Unveiling the Power of TypeScript in Vue.js Front-end Development

Nov 13, 2023
By Viktor Kolomiiets

In the fast-paced world of software development, improving both quality and the developer experience (DX) is key. TypeScript (TS) is an advanced extension of JavaScript that provides powerful tools and features to achieve these goals.

In this article, we'll explore the reasons why integrating TypeScript into Vue.js front-end development can be a game changer.

What is TypeScript?

TypeScript is a superset of JavaScript that introduces static typing and other features to improve code reliability and readability. This piece concentrates on how TypeScript enhances Vue.js development.

Advantages of using TypeScript

What is TypeScript

1. Types and safety

With TypeScript, developers can specify types or interfaces for variables and functions, helping to catch type-related errors at coding or compile time. This ensures code safety and reduces debugging time, making the project more stable and reliable.

2. Autocomplete in the IDE

TypeScript greatly improves the developer experience by providing autocomplete functionality in integrated development environments (IDEs). This feature accelerates code writing by suggesting appropriate fields and methods and catching potential errors during the coding process.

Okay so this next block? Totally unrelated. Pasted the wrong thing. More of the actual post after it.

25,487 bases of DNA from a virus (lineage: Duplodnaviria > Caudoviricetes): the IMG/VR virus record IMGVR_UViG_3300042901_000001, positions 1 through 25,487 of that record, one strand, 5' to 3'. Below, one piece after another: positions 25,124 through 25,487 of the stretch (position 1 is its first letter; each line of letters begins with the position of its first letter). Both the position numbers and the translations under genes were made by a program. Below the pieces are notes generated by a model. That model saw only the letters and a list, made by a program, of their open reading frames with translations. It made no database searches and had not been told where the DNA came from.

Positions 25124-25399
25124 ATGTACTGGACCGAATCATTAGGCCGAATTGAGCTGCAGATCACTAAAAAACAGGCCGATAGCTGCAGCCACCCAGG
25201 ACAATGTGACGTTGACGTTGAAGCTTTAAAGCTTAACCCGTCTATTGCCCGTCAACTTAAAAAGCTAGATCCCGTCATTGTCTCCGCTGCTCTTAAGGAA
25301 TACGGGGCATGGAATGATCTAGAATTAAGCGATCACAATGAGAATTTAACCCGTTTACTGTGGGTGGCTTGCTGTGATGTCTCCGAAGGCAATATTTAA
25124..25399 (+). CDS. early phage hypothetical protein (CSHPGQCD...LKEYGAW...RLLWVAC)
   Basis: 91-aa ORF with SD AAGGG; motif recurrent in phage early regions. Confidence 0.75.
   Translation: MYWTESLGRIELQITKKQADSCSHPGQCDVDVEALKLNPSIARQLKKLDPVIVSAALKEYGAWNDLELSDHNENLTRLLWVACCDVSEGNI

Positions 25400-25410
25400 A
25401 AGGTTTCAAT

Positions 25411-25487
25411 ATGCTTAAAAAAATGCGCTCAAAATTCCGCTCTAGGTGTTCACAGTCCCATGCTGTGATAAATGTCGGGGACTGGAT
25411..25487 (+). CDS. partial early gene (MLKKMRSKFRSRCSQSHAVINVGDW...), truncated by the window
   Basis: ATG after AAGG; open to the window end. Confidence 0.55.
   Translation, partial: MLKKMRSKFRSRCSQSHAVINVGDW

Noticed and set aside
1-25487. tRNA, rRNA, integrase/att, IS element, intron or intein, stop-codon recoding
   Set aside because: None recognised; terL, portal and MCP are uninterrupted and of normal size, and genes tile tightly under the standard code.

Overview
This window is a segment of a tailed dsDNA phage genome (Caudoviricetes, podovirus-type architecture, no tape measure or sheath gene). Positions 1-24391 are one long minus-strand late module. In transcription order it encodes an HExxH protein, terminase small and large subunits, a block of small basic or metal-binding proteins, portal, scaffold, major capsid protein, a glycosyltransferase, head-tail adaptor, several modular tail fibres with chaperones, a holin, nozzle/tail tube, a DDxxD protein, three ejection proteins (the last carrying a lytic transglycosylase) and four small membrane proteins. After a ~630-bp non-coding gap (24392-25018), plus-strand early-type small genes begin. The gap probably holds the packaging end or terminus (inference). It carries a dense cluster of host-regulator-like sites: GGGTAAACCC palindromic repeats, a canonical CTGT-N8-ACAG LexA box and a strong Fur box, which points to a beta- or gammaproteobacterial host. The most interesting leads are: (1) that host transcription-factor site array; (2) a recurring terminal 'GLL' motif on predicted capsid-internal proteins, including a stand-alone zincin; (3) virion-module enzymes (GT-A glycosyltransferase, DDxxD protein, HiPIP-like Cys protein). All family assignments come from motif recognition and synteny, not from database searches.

3. Easier code changes and refactoring

TypeScript's strong typing allows for easier code changes and refactoring. The IDE can perform mass renaming and find function usage, making it efficient to update the codebase when data type structures change.

4. Improved project understanding

TypeScript enforces defined data types and relationships, making it easier for newcomers to understand the project. This clarity and structure contribute to a smoother onboarding process.

Using TypeScript with Vue.js

Vue.js 3 and its official packages provide exceptional TypeScript support. Developers can leverage features like typed props, emits, and more, enhancing code quality and productivity. Recent updates in Vue 3.3 further improve the Developer Experience, introducing features like imported and complex types support in macros, generic components, and enhanced defineEmits. Personally, I’m also excited about the addition of a new experimental defineModel macro, which allows us to shorten the required code for declaring two-way binding fields. I’m looking forward to seeing the stable release of this feature.